An investigation of the pre-delay parameter of the Lexicon 480L reverb plug-in
How not to run a recording session!
The Waves CLA-76 compressor plug-in on snare drum, with video
Cor blimey! George Martin is a Cockney! Would you Adam and Eve it?
A brief introduction to reverb and effects for the home recording studio
"Arabian Queen" by mominvai test
Does Adele hit a wobbly high note in the new James Bond theme song 'Skyfall'?
Q: I would like to try a summing mixer. Will my old Tascam do?
Three types of musician you'll prefer to work with in the studio, and one type that you won't
Spend $3600 on a microphone, then find that your recordings are no better than before
Question from an Audio Masterclass student: “What carpet do you recommend for a studio floor?”
This is actually more complex than it seems at first. There are at least two questions here – one is what carpet is recommended for the recording area, the other is what carpet is recommended for the control room?
Conventionally the answer has been for a long time that no carpet is recommended – just bare wood or laminate flooring.
One reason for this is that carpet quickly wears out or becomes 'tired' looking, particularly in the control room under the engineer's chair, and in areas where equipment is loaded or stored. These areas should not be carpeted, for purely practical reasons.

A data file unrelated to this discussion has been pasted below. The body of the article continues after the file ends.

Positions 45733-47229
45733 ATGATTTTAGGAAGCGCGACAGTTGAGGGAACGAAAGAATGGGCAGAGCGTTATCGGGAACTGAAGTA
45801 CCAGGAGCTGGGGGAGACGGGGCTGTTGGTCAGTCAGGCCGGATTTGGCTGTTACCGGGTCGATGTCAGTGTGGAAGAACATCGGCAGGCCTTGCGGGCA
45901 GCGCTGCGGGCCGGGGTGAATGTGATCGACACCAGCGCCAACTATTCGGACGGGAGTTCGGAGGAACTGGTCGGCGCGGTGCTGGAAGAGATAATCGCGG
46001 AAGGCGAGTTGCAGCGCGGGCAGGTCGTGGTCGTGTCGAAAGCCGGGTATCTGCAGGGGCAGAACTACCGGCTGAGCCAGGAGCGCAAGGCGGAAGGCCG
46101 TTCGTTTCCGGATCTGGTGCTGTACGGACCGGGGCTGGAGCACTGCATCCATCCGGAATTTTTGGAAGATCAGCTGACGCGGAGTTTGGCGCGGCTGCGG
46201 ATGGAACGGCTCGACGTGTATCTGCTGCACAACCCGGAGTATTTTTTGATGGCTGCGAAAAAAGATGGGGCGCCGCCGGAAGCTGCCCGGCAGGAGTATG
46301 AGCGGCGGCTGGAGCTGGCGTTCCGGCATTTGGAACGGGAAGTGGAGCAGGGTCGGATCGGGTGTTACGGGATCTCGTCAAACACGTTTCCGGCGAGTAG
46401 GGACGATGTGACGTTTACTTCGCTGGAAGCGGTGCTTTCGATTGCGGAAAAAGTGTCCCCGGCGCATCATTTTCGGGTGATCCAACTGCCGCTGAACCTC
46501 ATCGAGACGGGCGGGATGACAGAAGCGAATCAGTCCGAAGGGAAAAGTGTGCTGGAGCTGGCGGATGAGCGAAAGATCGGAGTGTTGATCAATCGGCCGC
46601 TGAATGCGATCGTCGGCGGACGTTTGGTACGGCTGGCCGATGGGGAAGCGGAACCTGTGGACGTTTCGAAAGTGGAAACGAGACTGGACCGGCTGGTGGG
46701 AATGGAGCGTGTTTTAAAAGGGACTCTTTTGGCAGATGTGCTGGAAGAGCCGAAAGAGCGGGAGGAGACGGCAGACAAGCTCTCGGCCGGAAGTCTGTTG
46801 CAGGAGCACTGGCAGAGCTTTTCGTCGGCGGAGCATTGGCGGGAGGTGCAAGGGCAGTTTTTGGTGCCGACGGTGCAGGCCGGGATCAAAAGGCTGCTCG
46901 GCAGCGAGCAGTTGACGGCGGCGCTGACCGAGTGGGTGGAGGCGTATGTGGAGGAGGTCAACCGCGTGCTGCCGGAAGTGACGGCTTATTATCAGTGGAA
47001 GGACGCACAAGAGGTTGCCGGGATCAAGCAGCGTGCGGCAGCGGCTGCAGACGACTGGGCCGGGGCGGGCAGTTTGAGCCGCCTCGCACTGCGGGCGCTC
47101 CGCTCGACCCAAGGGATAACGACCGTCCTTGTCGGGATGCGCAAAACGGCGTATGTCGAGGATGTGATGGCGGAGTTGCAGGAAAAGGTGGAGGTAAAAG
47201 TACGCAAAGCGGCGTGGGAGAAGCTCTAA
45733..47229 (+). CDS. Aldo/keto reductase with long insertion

The other areas can be carpeted if you wish. But there is a 'but'. Carpet is a great absorber of high and high-mid frequencies. Compared to other forms of absorption it's quite cheap too.
But carpet has no effect on low frequency sounds – it's too thin. So a room that is carpeted will have a lot of absorption at high and high-mid frequencies, a little at mid frequencies and none at low frequencies, unless other measures are taken.
This room will sound very dull.
There are two solutions to this. One is to reduce the area covered by carpet and use a thinner carpet. The room will be more lively, but there will be a better balance of frequencies. The other is to provide low-frequency absorption, which can be done using proprietary modules, or by constructing panel or membrane absorbers.
You can actually make a low-frequency absorber out of carpet. Hang the carpet on the wall supported by a wooden batten spacing the carpet 50 mm or more away from the wall. Now fix similar battens all around the edges of the carpet, and nail the carpet down. Such an absorber will still have more high and mid absorption than low, but it's better than just carpet alone, and it can be balanced out with other acoustic treatment methods elsewhere in the room.